This is probably not the case - most likely the profiles are standard Roaming User Profiles delivered from Microsoft’s servers. The problem is the path in edwardscott27’s command:
Remove-Item -Path $env:UserProfile\Downloads\*.* -Recurse -Force
which relies on
$env:UserProfile. This is an environment variable that always points to the current user’s home directory, so this command will only ever apply to the current user as it is written.
If there is access to the user profile storage directory in this WVD environment, then sasaz12’s approach should work. The actual path to the directory could be verified like this:
$env:UserProfile | Split-Path -Parent
(in case the profiles aren’t stored in
However, I’m not familiar with the specifics of WVD. It may be that each WVD session has only the profile of the current user who initiated that session, in which case sasaz12’s script won’t do any good because there’s only one profile in
C:\Users anyway. If this is the case, then kvprasoon’s question is very important:[quote quote=259237]how are you running your script ?[/quote]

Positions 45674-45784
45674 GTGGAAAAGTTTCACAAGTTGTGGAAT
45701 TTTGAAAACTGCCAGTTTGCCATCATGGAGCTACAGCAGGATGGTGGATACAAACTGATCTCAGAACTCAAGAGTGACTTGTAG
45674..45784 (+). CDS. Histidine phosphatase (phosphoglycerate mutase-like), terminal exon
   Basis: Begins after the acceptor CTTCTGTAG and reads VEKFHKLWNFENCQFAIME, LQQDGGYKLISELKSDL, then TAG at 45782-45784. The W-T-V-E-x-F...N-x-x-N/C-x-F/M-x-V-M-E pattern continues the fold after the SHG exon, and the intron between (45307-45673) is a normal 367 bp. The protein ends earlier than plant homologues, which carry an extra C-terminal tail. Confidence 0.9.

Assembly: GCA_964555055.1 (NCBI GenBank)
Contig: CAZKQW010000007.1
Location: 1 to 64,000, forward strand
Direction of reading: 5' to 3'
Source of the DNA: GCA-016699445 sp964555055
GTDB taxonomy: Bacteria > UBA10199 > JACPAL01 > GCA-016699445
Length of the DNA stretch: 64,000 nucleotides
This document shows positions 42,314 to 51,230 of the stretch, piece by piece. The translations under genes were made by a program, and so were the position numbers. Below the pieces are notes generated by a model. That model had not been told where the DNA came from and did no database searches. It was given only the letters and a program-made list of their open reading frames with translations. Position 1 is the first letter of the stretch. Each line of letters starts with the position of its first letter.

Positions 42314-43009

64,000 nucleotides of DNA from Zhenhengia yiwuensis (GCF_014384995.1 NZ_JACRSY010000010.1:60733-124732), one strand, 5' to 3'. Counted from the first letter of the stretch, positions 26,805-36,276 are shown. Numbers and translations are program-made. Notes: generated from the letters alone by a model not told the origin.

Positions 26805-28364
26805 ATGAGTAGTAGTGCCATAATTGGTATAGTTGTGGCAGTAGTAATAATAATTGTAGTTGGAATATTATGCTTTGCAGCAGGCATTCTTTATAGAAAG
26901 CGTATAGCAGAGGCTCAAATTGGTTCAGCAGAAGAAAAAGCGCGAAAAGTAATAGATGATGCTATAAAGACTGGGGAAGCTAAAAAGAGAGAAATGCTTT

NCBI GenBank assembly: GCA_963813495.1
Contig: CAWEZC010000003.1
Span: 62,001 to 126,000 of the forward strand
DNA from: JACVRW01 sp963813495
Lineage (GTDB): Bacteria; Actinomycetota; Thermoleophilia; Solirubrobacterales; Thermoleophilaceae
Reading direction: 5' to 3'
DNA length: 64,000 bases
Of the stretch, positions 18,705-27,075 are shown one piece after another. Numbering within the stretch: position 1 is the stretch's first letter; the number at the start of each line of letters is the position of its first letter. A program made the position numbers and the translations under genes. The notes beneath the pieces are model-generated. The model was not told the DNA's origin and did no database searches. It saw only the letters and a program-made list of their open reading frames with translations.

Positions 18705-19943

To amplify, edwardscott27, when you run this command where are you running it from? Is it from an active WVD session? That session probably only has access to your profile. Do you have administrative access to the server that provides the WVD sessions? If you want to clear files for all users, you’ll need to do it from the server side where the user profiles are actually stored (or from a remote session with admin privileges on that server).
Alternatively, if you are able to set up logoff scripts you can implement the original command in such a script and have it execute whenever one of your users logs out of their WVD session, which should accomplish the goal.
It very much depends on what kind of administrative control you have over the WVD environment for your users.